Eur J Cancer 2013 Jan 13;49(2):386-94. Epub 2012 Sep 13.

MD Anderson Cancer Center, Houston, TX, USA.

Background: Panobinostat is a potent, oral pan-deacetylase inhibitor (pan-DACi) that increases the acetylation of proteins involved in multiple oncogenic pathways. Here, panobinostat is studied in bexarotene-exposed and -naïve patients with refractory cutaneous T-cell lymphoma (CTCL).

Patients And Methods: Patients with CTCL subtypes mycosis fungoides and Sézary syndrome who received ⩾2 prior systemic therapy regimens received panobinostat (20mg) three times every week. The primary objective was overall response rate (ORR) as determined by a combined evaluation of skin disease and involvement of lymph node and viscera. Disease progression was defined as an unconfirmed, ⩾25% increase in modified Severity Weighted Assessment Tool (mSWAT) compared with nadir.

Results: Seventy-nine bexarotene-exposed and 60 bexarotene-naïve patients were enrolled. Reductions in baseline mSWAT scores were observed in 103 patients (74.1%). The ORR was 17.3% in all patients in the primary analysis (15.2% and 20.0% in the bexarotene-exposed and -naïve groups, respectively). The median progression-free survival was 4.2 and 3.7 months in the bexarotene-exposed and -naïve groups, respectively. The median duration of response was 5.6 months in the bexarotene-exposed patients and was not reached at data cutoff in the bexarotene-naïve patients. Additional responses were observed when less-stringent progression criteria were used. The most common adverse events were thrombocytopenia, diarrhoea, fatigue and nausea. Thrombocytopenia and neutropenia were the only grade 3/4 adverse events in >5% of patients and were manageable.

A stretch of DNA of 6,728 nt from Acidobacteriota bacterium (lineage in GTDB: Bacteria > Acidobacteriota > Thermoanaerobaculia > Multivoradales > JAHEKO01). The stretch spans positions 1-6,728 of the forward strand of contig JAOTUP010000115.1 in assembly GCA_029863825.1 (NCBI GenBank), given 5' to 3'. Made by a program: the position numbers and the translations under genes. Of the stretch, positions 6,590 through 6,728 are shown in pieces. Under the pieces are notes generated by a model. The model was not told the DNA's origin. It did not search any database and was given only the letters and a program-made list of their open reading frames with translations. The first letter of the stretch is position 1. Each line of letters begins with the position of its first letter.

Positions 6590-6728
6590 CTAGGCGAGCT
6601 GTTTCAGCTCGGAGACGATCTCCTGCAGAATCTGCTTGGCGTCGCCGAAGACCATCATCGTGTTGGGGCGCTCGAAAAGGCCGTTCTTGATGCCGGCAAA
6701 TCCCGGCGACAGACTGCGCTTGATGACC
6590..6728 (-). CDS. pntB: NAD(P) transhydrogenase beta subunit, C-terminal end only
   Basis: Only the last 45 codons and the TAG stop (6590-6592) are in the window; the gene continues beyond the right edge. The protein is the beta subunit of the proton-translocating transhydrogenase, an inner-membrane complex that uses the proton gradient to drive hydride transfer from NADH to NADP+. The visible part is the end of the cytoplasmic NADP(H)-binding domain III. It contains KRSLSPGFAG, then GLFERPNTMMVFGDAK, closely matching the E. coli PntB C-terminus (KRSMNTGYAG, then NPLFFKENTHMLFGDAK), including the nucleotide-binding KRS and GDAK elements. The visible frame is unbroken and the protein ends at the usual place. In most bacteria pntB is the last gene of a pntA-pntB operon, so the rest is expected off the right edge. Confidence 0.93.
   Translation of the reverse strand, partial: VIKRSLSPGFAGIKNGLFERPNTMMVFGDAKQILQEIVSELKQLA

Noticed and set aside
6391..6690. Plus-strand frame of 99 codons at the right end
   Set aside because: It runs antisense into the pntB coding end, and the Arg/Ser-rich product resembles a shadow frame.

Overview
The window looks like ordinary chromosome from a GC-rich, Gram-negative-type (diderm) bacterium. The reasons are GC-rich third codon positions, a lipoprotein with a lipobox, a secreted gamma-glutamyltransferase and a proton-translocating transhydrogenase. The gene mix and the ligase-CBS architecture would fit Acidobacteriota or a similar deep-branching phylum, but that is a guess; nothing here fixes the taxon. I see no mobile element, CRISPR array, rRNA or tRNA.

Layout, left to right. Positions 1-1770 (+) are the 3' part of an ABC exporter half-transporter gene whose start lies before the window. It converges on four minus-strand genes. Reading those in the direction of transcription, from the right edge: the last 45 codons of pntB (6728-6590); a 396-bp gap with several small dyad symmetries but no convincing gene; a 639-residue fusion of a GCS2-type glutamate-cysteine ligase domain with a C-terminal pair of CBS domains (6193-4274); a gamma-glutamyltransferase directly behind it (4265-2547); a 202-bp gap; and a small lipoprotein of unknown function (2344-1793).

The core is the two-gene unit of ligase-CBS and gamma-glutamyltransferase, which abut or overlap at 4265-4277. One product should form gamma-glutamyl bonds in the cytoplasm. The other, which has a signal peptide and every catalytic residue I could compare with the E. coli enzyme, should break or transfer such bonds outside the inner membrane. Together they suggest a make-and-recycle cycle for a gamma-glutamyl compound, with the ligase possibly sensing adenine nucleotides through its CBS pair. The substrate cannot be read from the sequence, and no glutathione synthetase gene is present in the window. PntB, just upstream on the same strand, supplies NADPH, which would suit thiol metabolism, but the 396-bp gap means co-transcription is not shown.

Conclusion: Despite a very conservative definition of disease progression, panobinostat demonstrated activity with a manageable safety profile in bexarotene-exposed and -naïve CTCL patients. ClinicalTrials.gov Identifier: NCT00425555.
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http://dx.doi.org/10.1016/j.ejca.2012.08.017DOI Listing
January 2013

Reflectance confocal microscopy characteristics of eight cases of pustular eruptions and histopathological correlations.

Skin Res Technol 2013 Feb 31;19(1):e444-52. Epub 2012 Aug 31.

Dermatology Department, Centre Hospitalier Lyon Sud, Pierre Bénite, France.

Background: Reflectance confocal microscopy (RCM)'s interest has been well established for the non-invasive diagnosis of skin cancers, especially melanocytic, and in the differential diagnosis between benign and malignant cutaneous lesions. However, its diagnostic interest in inflammatory skin diseases still needs to be demonstrated. Our purpose was to evaluate the correlation between RCM and conventional histopathology in a series of pustular eruptions of different pathogeny.